And validates our selfish whims.

But more we see in public spheres

How much this maxim oft appears,

To show how leaders are consumed

By things believed their wish presumed.

And lately this seems quite okay

With rulers of the USA.

(But we, like Swift, will make our claim

By ‘lashing vice’ but sparing name).

With politics that are complex

Illusions tend to blur the specs

When men believe whate’er they wish

Some policies get devilish.

And when you add religion too

We have a complicated brew,

And here a leader we can see

Who joins the ruling company

Of men who demonstrate the state

Of those who wish with truth equate.

He left a weak addicted past

To seek his destiny at last.

Became a Christian, born again

Aspiring to a higher plane.

(Genetically he was ahead

Since daddy had the nation led.)

But, once elected by a fluke,

(That all just men would sure rebuke)

He saw his mission godly sent

To show the world enlightenment.

And he believed that evil dwelt

Within an oil producing belt,

Its ruler evil incarnate

A tyrant quite degenerate.

And so when terrorists attacked

The World Trade towers, this proved the fact,

Or so he said, for who could not

Connect events with dot to dot?

He’d purge the world of evil’s stain

In person of Saddam Hussein.

He would not shrink from duty’s call

To seek Saddam’s decline and fall,

For he believed his destiny

Proclaimed by God – Divine decree.

He’d find the hidden weapons and

He’d bring new freedom to the land

Where western values were deplored

By villains who lived by the sword

(Or torture, rape, or nasty gases

With which they murdered ethnic masses).

And so he would avenge the dead,

Depose the tyrant, and instead

Lead on his troops –at least he’d send

Them forth to bring about this end.

God chose him evil to despoil

(And as reward he’d get the oil).

Despite the cautions he received

He was inspired, he still believed

His mission was to crush this foe

Both God and Tony told him so.

So off to conquer all that’s bad

The forces left to bomb Baghdad.

Their leader stayed at home to see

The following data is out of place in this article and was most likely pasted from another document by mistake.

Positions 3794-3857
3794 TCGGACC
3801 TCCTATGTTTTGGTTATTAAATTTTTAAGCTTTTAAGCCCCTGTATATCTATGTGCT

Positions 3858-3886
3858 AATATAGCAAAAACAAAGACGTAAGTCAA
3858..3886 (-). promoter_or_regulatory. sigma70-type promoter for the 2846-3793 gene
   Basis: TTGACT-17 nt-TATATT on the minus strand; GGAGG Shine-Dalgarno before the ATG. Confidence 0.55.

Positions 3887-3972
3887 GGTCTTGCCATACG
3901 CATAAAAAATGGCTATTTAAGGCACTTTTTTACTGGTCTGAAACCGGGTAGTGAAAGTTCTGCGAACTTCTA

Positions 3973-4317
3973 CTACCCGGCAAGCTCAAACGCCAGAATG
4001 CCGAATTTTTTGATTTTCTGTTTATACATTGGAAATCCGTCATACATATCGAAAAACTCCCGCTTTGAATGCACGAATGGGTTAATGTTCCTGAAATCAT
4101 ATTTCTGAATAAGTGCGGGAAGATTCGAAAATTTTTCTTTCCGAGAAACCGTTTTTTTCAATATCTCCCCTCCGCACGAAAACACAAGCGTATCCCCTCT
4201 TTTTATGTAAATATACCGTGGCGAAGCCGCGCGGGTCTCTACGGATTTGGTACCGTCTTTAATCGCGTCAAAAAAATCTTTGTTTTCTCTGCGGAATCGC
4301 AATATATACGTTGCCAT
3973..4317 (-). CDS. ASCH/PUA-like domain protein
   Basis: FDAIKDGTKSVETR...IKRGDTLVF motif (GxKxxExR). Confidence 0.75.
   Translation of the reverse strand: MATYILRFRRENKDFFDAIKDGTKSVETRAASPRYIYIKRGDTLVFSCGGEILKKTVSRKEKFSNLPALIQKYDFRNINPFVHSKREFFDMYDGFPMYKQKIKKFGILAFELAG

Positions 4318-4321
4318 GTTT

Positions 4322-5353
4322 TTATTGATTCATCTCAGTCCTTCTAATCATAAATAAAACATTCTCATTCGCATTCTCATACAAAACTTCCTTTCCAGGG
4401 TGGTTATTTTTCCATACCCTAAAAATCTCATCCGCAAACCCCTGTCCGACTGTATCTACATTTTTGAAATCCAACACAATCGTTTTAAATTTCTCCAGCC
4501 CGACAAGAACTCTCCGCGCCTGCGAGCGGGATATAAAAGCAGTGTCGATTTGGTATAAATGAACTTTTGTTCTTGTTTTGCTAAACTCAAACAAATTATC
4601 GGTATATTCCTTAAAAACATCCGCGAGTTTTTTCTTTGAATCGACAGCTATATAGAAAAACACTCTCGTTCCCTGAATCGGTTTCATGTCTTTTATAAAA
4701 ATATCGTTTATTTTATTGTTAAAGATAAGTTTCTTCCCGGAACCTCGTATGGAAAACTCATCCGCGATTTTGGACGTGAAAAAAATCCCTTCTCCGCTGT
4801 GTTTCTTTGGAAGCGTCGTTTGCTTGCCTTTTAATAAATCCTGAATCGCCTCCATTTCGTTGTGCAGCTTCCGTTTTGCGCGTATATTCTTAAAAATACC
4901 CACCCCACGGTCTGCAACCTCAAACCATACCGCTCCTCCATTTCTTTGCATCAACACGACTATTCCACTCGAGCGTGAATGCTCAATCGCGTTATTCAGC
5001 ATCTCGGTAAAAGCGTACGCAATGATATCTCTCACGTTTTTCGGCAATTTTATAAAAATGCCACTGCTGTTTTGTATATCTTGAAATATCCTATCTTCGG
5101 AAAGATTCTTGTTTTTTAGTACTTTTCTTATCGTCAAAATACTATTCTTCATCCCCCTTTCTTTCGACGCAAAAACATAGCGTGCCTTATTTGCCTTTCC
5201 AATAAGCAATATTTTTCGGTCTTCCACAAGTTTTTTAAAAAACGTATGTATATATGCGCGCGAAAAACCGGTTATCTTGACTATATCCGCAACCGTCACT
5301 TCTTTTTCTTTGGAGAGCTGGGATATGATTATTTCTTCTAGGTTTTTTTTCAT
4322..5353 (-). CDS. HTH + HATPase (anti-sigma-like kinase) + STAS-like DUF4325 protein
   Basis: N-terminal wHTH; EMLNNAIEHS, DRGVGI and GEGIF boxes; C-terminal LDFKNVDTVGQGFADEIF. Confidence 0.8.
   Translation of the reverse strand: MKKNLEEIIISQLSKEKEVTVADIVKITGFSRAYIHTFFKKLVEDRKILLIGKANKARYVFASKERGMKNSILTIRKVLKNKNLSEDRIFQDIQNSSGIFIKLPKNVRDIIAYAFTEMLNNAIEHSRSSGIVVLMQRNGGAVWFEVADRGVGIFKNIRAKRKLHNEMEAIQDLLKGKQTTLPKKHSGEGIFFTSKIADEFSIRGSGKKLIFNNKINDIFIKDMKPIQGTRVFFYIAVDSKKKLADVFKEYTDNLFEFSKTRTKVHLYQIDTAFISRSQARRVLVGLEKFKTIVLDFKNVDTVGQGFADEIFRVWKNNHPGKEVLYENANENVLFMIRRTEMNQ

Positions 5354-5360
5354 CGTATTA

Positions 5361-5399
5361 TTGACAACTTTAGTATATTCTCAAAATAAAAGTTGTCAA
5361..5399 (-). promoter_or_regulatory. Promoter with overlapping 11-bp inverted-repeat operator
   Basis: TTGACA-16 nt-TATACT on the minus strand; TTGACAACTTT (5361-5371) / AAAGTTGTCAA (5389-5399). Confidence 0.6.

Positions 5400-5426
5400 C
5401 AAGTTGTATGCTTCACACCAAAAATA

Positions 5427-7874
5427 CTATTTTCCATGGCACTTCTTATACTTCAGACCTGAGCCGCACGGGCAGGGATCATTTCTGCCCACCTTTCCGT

How his crusade looked on tv.

The mighty tanks, the skies aflame

Were better than a video game.

The statues fell, the prisoners freed

The regime’s downfall guaranteed

The patriot missiles, patriot men

Would soon, he thought, be home again.

Though some had breathed their final breath

The ‘victory’ justified their death

And they’d be heroes ever more

While blest upon another shore.

They played their part, they fought the fight,

Their president bid them goodnight.

They left behind a populace

Who now could western life embrace.

Well, most of it – religiously

They kept their views on sanctity.

Their heaven, they said, was nicer, and

They could have virgins on demand.

(It seems this wish- belief thing will

For any culture fill the bill).

But though the war, it seemed, was won

The problems only had begun.

The leader’s view that freedom would

Make people act the way they should

Once out from under evil’s thrall,

It turned out didn’t work at all.

Because he’d only wished , not thought

Things through with wisdom as he ought,

The leader found his plans rejected

Much more than he had once expected.

His mandate from his holy source

Was not so easy to enforce.

His ignorance of tribal clans,

Of loyalties and partisans,

Reliance on intelligence

Which didn’t make a lot of sense,

Attending to his favourites

And lots of other deficits,

Caused wild confusion in the land

So hard for him to understand.

The law and order that he craved,

Now he’d removed the ones depraved

Was not forthcoming, but instead

A lot more people ended dead.

But still he had to carry on,

With pressure from the Pentagon,